The Obama administration's top health official said it's time for a thorough investigation of HealthCare.gov
to determine what led to the flawed launch of the federal Web portal that consumers use to purchase private health plans.
Testifying Wednesday before the House Energy and Commerce Health Subcommittee, HHS Secretary Kathleen Sebelius
said she believes it's time to better understand both the structural and managerial policies that led to the website's failed roll out now that the website is running more smoothly. To that end, she has asked HHS Inspector General Daniel Levinson to investigate the development of HealthCare.gov, including overall performance and selection, performance and payment of contractors that worked on the system.
Sebelius also asked CMS Administrator Marilyn Tavenner
to create and quickly fill a new position of “chief risk officer” in order to reduce the likelihood of similar fiascos under the agency's watch.
"I will instruct this officer to look at IT and contracting management practices, starting with HealthCare.gov, and the risk factors that impeded a successful launch," Sebelius said. "I'll ask for an initial report in the first 60 days with recommendations on how we can mitigate risk as we move forward," she added. "And I've instructed CMS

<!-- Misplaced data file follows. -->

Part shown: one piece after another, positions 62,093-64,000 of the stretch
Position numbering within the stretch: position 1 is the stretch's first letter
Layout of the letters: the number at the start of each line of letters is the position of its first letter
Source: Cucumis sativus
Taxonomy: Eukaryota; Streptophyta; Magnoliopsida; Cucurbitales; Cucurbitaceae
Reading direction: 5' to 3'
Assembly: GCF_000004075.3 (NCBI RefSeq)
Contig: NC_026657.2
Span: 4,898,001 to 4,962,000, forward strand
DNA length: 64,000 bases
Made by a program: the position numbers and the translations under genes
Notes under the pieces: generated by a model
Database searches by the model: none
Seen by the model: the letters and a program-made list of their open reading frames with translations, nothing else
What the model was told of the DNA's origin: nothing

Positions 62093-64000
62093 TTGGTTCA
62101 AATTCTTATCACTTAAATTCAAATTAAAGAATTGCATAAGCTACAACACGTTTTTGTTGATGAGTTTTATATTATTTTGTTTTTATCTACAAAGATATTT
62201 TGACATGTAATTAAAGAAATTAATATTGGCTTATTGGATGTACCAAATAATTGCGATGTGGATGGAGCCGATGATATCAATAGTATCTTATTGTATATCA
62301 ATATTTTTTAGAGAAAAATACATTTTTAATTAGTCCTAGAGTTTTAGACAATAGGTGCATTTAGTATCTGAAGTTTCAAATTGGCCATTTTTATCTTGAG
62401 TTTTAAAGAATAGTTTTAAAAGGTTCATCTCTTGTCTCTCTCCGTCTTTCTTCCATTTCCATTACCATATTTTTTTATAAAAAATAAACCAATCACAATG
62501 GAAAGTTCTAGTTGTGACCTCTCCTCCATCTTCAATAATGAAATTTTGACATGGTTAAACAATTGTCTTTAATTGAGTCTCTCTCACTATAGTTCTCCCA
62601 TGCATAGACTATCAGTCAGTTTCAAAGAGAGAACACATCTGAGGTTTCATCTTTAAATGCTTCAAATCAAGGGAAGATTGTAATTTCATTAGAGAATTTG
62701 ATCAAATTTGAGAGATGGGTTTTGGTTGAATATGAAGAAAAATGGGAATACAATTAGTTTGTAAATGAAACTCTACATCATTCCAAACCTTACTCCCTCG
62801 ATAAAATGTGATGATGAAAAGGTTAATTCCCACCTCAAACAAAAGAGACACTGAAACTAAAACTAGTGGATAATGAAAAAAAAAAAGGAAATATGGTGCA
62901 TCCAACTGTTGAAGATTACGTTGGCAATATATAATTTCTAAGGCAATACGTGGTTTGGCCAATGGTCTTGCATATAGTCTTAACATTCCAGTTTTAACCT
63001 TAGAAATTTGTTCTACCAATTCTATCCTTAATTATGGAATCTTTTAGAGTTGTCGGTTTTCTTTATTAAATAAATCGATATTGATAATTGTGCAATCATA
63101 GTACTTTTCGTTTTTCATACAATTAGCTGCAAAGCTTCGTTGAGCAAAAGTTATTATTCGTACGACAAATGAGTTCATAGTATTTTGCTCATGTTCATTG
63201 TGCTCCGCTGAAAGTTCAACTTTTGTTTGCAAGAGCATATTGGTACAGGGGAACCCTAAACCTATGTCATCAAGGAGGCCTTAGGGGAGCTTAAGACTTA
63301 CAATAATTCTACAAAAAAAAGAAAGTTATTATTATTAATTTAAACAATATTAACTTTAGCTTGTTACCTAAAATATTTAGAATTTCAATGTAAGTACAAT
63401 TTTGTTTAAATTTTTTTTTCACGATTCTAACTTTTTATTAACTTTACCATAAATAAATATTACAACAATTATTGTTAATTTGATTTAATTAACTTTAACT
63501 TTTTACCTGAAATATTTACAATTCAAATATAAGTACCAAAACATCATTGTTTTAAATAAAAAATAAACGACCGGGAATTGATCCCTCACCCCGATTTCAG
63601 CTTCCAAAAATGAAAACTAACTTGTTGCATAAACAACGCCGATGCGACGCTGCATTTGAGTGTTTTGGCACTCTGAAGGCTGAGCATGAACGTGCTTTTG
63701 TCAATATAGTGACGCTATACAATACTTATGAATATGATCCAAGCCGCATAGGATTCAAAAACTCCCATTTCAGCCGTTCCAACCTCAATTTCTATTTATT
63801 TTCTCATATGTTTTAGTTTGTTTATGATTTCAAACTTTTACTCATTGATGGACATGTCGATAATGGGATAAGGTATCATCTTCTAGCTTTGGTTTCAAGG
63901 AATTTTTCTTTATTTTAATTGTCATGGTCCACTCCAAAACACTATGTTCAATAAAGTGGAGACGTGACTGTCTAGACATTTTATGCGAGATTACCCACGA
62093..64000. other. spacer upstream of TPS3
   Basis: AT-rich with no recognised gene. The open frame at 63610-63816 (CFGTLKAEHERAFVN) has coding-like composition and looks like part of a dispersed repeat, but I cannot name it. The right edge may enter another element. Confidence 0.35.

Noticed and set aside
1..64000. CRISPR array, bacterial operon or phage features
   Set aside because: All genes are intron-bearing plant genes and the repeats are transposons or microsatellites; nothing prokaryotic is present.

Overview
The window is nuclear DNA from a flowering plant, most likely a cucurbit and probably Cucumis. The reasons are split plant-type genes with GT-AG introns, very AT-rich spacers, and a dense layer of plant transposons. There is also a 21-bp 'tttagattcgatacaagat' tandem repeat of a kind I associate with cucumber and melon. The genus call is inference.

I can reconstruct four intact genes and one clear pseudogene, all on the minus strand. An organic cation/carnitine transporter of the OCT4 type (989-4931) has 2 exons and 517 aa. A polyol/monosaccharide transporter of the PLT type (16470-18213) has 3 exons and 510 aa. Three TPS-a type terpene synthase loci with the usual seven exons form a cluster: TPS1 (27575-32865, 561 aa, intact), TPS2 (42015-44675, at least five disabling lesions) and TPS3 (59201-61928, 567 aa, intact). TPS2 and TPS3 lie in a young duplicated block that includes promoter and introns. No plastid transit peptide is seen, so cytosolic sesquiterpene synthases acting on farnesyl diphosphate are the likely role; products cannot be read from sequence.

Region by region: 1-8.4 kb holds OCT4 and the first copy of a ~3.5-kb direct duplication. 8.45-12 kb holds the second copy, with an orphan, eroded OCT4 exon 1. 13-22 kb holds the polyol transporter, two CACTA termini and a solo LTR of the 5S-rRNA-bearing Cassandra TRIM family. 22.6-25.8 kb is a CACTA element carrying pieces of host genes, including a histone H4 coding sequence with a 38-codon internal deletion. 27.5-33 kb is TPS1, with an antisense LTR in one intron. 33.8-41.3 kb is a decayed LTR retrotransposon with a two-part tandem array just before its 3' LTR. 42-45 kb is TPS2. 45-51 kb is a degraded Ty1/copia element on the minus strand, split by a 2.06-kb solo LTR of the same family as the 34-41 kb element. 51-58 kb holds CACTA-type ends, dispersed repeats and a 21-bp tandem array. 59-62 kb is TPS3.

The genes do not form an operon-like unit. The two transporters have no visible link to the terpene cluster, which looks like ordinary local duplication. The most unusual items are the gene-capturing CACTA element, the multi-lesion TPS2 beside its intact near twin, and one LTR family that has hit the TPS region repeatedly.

to update and expand their employee training," which said will require best practices for contractor and procurement management rules and procedures, including internal communications and processes.
HHS has obligated $677 million for the information technology costs for HealthCare.gov through the end of October, and so far the department has spent $319 million of that amount, Sebelius said.
Earlier Wednesday, HHS announced that more than 100,000 individuals chose a private insurance
plan through the federal online exchange
in November, which is about four times the website's enrollment total in October.
Responding to a question from House Energy and Commerce Committee Chairman Fred Upton (R-Mich.), Sebelius acknowledged that she might have done some things differently in order to spare millions of Americans a "very frustrating experience" if she knew in early October what she knows now—but she would not have delayed the launch.
"I would have probably done a slower launch maybe with fewer people and done some additional beta testing, which is part of what had happened, frankly, in the early months of the launch to identify what problems we had.” Follow Jessica Zigmond on Twitter: @MHjzigmond